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Conor McElduff and Pádraig Quish fly the flag in Belgium

Tony McGee

IN IRELAND, we call it One-Wall Handball but on the European continent they call it Wall Ball. Whatever the name it doesn't matter as you will find Irish players challenging for titles - like Conor McElduff and Pádraig Quish.

This week the Tyrone and Limerick men are in Belgium to bid for the Belgium Open Championship, an event on the newly-established European Pro Tour. The format of that tour is that the top 16 players on the ranking will gain access to the Men's Open along with six wild card entries to be decided by the tournament organisers.

McElduff has had another excellent season in handball, having won the Irish and Ulster One-Wall Championships, among other honours, and is a nominee for the Ulster GAA Writers' Handball Award at next Friday night's banquet in Bundoran.

“I was very pleased to be nominated for a second year for the award. It is a great honour but, unfortunately, I won't be able to attend as I will be in Belgium at the time,” said Conor after he got his invitation to the banquet.

He has been proving himself on the European Pro Tour, having recently reached the semi-finals in the Spanish Open Championship, a country in which there is another popular form of handball played with a special glove.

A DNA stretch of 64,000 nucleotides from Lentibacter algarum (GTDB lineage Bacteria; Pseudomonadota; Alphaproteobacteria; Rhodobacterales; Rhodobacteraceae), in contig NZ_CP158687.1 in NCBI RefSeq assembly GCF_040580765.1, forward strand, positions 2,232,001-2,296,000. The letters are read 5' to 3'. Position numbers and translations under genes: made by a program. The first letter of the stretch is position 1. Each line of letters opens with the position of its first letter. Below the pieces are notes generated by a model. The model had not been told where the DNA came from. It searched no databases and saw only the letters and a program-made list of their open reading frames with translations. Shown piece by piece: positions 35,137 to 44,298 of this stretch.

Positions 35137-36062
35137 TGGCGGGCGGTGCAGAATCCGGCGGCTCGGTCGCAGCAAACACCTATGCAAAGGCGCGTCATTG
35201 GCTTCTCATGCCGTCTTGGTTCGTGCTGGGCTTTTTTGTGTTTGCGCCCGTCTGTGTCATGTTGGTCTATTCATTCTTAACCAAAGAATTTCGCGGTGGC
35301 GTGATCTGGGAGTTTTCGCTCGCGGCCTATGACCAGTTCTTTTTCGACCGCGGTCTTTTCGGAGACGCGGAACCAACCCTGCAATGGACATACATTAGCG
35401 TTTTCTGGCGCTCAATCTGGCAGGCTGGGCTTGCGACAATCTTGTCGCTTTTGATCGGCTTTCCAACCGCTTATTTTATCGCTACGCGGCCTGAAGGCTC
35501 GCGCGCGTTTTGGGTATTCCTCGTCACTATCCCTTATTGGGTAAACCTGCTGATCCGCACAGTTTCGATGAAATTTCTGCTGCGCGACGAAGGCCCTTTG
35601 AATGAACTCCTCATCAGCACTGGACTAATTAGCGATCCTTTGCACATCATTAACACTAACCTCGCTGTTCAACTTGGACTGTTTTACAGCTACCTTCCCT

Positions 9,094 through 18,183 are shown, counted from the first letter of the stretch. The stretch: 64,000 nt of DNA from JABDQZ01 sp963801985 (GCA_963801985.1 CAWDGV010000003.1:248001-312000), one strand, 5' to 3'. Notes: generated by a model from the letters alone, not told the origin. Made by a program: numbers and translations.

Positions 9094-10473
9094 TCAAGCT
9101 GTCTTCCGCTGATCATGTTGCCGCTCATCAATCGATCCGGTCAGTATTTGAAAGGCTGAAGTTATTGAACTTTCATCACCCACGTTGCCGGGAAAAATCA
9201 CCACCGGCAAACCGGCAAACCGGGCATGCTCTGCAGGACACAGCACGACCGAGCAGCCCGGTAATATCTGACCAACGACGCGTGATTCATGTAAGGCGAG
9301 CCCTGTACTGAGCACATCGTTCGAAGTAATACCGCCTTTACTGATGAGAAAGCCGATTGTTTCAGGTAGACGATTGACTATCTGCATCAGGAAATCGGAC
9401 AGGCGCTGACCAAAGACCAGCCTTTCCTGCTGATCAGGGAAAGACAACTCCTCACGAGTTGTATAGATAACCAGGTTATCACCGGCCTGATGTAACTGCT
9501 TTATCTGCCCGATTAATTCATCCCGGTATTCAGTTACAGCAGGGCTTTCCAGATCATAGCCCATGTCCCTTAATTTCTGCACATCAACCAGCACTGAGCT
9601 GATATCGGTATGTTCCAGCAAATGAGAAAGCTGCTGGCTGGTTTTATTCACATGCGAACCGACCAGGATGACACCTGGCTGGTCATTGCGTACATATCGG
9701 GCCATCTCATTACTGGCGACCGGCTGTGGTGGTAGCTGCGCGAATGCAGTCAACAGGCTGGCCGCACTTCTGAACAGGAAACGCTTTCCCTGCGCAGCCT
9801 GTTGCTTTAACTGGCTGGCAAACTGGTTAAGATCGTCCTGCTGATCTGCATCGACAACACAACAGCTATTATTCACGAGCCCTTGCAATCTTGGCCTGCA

Limerick man Quish earned his spot on the European Tour by winning the UK Open B title earlier this year. McElduff is, of course, an invitee being the Irish champion. He also played in Holland recently.

Argentina, Belgium, Holland, Spain, UK, as well as Ireland, will all be represented in the Belgium Open draw next weekend.

Meanwhile, GAA President Aogán O Fearghai was on home soil last week to perform a function that is very dear to his heart. He was at the Ballyconnell Community Centre to cut the tapes on the new 40x20 handball court which is an excellent addition to the growing number of courts in Ulster. It was a return to pastures old for Aogán.

“My first event as GAA President was in Ballyconnell and I'm delighted to be back here, again. This was the first GAA club in Ulster, that will never be taken away from you," he said, referring to the local Kildallan GAA Club which is the oldest in the province.

“I’m glad that handball is now very much central to activities here. The GAA menu has to be always broad. There are a lot of guys who might not want to play football but they could play hurling or handball and the same goes for girls and for rounders and Scór. It’s nice to have the variety.”

He continued: “Cavan has a lot of things going for it that we sometimes don’t recognise and handball is a very special game and is very strong here. The best handballer ever, Paul Brady, is a Cavan man.

“Girls and boys, when they play sports, are always dreaming, always looking for an idol, and there is none better than Paul Brady, who won five world handball titles in a row against professional athletes.

“Paul has done wonderful things for Cavan – there are a lot of good things happening in Cavan and I’m delighted that you’re now part of that with this fabulous handball alley.”

What is not generally known about the GAA President is that he is an All-Ireland Handball title winner. While at university he won a national doubles title.

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